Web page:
Cutting out the Banking middleman in Money Transfer

People travel around the world; work abroad; and do business globally since decades. They struggled to seek the best way to cut costs when transferring money through banks. However, is it a fair exchange rate for users? Check out CurrencyFair, TransferWise or WeSwap to see the difference.

Brett Meyers, an Australian after moving to Ireland became aware of transferring issues, and how expense the process can be. However, many years ago, the Asian communities who live in USA had strived to figure out an efficient method to transfer money back to their home countries with fewer fees.

For example the Vietnamese community who is living in the US. At this time transferring money back to Vietnam with a complicated banking system was not an ideal option, therefore some of the money transfer organizations had started up their concept of Family Exchange Money.

This concept is now developed to be up-to-date with the current banking system and legal terms and conditions. Efficiently, with a combined background in technology and finance, Meyers and a group of colleagues set out to solve the problem, creating the online marketplace CurrencyFair that was launched in 2010. It’s now offering users a new option to deliver safe transfers at a fraction of the fee and with a better rate.

CurrencyFair works based on exchanging between individual users, it means an individual can sell or buy currency from someone else. People can either exchange using the best rate currently available at the moment, or CurrencyFair offers your funds at a rate of your choice and wait for another user to match you.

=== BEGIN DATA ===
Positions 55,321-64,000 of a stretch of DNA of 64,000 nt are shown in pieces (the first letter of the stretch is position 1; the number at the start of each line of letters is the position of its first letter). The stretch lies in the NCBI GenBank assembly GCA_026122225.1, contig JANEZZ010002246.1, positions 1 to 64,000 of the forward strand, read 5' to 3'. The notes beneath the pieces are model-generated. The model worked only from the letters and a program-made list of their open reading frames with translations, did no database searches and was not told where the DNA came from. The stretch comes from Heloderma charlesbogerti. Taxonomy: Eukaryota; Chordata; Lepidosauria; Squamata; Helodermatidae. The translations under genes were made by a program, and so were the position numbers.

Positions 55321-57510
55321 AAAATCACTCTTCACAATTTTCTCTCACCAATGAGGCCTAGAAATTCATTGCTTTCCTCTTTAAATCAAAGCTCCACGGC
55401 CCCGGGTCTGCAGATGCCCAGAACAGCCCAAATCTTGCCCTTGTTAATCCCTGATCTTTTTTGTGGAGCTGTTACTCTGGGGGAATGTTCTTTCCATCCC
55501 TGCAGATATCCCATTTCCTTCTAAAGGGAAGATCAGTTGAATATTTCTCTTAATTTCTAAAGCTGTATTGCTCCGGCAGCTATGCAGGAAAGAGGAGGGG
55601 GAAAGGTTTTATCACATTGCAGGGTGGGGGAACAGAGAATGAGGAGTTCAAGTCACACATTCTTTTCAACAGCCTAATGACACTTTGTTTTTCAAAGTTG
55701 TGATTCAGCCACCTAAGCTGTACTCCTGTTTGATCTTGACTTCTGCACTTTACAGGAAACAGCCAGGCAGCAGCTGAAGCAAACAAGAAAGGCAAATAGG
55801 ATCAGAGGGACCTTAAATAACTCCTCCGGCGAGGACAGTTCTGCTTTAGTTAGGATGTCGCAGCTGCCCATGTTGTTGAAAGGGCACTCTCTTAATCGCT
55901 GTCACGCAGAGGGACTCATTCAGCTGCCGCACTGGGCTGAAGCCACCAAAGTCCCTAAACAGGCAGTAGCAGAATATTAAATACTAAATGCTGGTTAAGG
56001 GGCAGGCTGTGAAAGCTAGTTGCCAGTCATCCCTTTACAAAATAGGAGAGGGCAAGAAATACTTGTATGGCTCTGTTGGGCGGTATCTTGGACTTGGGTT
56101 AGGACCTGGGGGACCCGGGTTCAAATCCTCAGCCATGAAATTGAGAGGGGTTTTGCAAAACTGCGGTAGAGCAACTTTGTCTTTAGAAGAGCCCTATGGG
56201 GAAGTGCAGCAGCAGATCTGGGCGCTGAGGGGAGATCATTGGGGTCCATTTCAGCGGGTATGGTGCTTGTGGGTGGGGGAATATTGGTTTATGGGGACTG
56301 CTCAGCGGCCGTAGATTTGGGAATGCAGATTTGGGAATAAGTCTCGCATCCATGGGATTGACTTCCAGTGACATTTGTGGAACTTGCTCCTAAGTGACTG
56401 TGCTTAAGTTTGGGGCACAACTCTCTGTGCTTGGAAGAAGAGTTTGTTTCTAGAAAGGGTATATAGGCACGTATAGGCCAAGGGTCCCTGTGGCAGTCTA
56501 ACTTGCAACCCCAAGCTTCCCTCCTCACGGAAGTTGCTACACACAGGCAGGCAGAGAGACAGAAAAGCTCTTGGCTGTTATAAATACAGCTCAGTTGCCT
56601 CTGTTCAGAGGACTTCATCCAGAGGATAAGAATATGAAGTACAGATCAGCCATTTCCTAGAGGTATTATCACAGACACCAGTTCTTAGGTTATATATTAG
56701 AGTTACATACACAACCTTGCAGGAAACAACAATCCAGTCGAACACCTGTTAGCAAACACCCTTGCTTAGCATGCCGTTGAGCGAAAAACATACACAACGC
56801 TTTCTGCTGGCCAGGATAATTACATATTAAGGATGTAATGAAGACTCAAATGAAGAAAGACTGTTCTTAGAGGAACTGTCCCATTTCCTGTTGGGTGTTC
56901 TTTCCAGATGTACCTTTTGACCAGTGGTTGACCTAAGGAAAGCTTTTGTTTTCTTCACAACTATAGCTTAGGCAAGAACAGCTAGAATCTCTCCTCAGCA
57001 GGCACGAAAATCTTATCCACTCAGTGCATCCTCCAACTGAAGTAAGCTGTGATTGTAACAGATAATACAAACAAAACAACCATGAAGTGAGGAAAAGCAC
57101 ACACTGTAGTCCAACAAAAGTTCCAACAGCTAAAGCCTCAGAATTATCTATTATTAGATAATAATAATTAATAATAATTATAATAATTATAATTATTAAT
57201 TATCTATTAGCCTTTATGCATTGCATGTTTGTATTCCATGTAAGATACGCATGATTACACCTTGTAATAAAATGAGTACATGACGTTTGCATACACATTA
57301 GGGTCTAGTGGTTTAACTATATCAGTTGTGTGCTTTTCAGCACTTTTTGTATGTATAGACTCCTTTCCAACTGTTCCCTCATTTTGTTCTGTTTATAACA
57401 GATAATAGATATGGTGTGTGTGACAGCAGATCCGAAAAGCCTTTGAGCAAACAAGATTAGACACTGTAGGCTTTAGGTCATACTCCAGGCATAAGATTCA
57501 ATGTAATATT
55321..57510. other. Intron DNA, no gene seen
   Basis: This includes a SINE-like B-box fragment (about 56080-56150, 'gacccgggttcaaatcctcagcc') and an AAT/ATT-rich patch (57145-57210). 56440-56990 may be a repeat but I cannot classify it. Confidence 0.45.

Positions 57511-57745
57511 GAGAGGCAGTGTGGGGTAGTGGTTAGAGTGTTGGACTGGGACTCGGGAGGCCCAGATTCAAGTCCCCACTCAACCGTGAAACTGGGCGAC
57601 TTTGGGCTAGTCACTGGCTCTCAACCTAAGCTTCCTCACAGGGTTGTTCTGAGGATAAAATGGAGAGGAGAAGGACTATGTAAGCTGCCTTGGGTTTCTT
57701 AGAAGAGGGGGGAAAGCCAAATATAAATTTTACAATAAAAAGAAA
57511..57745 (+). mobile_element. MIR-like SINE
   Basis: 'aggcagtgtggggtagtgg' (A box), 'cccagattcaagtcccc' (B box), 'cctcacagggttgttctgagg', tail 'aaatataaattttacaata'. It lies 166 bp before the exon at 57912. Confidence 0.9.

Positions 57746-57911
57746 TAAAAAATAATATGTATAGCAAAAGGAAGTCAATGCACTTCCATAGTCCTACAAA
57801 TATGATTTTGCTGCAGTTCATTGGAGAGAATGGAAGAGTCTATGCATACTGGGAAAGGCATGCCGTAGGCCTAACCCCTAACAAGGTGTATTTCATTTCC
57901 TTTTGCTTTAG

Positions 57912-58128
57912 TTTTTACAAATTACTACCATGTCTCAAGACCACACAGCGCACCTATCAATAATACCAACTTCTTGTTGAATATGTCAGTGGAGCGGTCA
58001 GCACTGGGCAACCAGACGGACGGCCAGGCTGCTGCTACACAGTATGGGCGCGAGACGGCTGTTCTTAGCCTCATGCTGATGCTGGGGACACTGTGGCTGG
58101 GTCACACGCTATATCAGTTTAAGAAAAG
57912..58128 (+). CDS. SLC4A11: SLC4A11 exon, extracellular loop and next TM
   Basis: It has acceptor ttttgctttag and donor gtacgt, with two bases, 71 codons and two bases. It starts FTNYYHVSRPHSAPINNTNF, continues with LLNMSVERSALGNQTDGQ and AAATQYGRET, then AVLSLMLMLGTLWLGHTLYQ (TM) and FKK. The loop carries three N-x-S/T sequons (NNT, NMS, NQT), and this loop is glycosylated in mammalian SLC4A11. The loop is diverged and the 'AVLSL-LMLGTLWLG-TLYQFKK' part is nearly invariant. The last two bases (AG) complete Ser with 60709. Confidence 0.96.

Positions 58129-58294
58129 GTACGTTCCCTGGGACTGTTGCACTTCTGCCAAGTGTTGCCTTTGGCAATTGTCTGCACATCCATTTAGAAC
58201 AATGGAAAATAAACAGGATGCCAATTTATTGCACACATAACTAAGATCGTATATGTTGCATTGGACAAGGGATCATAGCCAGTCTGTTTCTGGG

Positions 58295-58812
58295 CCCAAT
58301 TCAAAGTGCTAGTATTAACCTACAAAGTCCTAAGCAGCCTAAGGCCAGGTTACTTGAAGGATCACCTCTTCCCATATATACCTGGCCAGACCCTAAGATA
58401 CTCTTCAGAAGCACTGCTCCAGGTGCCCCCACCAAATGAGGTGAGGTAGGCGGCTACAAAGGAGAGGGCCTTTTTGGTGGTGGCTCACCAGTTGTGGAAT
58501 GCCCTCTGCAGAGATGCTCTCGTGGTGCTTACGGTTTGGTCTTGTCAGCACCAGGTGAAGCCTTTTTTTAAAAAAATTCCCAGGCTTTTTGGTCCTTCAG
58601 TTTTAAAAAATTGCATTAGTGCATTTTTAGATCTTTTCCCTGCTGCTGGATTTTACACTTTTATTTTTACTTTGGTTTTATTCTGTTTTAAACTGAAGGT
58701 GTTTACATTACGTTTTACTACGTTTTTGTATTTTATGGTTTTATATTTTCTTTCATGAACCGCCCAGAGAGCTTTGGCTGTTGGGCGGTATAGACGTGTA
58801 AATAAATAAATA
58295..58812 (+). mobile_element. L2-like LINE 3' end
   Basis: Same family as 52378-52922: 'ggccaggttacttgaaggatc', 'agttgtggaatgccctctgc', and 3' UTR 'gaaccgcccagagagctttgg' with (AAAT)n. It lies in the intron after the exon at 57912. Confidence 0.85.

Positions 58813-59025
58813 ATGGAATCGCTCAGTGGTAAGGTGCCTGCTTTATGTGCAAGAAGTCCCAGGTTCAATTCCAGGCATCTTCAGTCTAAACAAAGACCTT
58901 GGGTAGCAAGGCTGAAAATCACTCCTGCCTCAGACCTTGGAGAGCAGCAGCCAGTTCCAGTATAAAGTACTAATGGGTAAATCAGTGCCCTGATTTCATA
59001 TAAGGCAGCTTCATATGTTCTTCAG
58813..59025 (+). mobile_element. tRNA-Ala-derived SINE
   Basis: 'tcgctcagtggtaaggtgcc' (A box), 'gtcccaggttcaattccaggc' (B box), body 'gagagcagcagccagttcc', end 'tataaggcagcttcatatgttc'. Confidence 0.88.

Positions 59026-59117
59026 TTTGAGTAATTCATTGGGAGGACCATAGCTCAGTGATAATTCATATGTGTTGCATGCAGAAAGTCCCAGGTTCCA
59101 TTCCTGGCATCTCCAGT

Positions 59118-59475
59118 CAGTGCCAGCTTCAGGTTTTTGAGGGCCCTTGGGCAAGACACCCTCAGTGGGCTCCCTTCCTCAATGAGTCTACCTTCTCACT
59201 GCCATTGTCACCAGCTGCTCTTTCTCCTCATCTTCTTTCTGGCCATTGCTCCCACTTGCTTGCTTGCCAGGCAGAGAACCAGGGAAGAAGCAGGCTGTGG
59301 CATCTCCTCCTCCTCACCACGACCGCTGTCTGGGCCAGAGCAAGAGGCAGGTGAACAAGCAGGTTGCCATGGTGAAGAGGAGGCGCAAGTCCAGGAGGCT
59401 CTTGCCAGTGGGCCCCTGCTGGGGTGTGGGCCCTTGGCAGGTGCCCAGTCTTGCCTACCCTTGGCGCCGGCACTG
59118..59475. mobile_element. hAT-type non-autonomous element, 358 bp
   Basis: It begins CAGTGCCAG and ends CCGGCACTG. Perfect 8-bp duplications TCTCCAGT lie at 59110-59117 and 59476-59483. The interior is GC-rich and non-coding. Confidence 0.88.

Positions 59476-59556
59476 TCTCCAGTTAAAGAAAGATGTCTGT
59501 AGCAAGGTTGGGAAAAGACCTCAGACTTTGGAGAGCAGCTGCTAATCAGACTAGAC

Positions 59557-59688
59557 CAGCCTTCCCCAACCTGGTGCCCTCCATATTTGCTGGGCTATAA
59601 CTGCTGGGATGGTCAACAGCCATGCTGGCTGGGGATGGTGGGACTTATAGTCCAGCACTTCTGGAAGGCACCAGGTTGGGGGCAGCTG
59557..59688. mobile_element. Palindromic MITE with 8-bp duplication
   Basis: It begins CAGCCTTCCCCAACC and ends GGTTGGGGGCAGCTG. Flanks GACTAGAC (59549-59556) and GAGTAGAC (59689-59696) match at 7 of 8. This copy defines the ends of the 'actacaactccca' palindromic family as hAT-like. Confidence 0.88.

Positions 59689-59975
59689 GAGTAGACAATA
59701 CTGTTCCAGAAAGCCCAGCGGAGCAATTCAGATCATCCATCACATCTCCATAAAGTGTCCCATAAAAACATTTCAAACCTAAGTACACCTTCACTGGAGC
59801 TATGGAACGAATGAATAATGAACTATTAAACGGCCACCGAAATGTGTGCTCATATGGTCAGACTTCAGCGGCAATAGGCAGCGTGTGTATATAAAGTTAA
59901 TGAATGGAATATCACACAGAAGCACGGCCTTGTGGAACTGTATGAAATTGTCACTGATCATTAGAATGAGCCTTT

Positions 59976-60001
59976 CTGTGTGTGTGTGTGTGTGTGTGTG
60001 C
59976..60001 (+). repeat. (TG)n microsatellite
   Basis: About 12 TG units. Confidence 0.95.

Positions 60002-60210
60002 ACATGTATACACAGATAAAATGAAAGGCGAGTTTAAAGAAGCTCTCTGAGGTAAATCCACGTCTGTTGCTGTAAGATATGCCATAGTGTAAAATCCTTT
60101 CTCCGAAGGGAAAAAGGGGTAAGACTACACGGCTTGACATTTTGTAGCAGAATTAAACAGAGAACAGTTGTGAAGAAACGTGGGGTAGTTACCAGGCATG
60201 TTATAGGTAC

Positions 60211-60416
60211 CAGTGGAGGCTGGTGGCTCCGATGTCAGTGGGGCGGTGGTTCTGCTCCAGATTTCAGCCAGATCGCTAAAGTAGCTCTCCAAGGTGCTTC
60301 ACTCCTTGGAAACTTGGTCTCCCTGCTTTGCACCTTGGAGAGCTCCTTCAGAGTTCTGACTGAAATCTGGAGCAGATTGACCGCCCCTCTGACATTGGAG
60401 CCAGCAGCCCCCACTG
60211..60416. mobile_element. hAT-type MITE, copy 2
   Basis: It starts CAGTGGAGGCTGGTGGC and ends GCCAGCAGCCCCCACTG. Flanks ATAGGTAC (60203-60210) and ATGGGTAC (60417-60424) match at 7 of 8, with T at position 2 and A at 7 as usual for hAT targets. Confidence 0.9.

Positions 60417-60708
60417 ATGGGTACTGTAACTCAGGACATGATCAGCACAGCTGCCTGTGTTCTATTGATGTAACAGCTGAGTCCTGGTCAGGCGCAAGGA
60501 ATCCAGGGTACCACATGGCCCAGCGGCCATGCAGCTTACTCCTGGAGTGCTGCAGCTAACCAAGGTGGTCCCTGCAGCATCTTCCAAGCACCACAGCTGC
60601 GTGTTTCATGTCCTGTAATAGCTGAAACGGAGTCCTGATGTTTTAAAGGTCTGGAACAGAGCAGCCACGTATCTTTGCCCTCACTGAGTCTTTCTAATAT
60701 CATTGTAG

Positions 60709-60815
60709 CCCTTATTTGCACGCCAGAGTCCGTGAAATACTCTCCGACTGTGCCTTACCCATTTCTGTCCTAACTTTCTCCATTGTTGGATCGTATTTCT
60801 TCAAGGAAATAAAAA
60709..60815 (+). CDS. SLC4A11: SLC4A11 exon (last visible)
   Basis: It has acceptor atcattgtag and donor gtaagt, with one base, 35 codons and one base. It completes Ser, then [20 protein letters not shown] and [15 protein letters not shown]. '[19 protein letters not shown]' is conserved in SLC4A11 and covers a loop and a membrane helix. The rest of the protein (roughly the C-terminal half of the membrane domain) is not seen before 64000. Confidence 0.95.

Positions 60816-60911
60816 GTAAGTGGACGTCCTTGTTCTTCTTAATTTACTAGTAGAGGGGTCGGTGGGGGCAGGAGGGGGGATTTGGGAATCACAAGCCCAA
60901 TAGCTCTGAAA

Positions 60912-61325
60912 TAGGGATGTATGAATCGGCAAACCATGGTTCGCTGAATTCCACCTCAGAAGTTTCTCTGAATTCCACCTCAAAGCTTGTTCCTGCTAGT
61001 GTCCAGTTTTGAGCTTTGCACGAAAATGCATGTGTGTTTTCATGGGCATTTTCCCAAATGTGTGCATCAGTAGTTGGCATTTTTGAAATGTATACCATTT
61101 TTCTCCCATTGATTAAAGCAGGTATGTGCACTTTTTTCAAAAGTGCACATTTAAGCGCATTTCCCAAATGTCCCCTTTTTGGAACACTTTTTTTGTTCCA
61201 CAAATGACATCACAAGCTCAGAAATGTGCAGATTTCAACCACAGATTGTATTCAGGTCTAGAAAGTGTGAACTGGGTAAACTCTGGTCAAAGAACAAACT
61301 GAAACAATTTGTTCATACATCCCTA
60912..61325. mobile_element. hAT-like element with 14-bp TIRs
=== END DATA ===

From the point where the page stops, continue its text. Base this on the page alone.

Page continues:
“We don’t do what I’d term as the remittance corridors,” says Currency Fair chief executive officer, Brett Meyers on Forbes. “We focus on flows going in both directions. Our innovation is solving the big margin that banks charge. There are others concentrating on remittance where the innovation is often more about the payment method and getting money in and out.”

currency fair

With only a €3 fee deposited with CurrencyFair, it ensures the transaction is accomplished between accounts. Follow the concept of cutting out the banking middleman, CEO Meyers says the model is 90 percent cheaper than using banks. “We came up with a way of transferring money internationally without involving international transfers. It works on the principle that I might be sending Euros back home to Australia for Christmas, at the same time there are plenty of people with Aussie dollars that want Euros — for example, a person who emigrated there needs to send money back to pay the mortgage”(thelocal.no)

How to save tranfer fees

Source: CurrencyFair Blog

Nevertheless, in the 21st century where internet develops and delivers information as fast as the speed of sound, not only CurrencyFair runs on this concept. In January 2011, TransferWise was launched with the same idea of serving its guests by Kristo Käärmann and Taavet Hinrikus; the commission charged is usually 0.5% and money is converted at the interbank rate. TransferWise developed to one of the hottest FinTech Startups in the scene and is currently valued over 1 Bio USD. Even Richard Branson invested in this company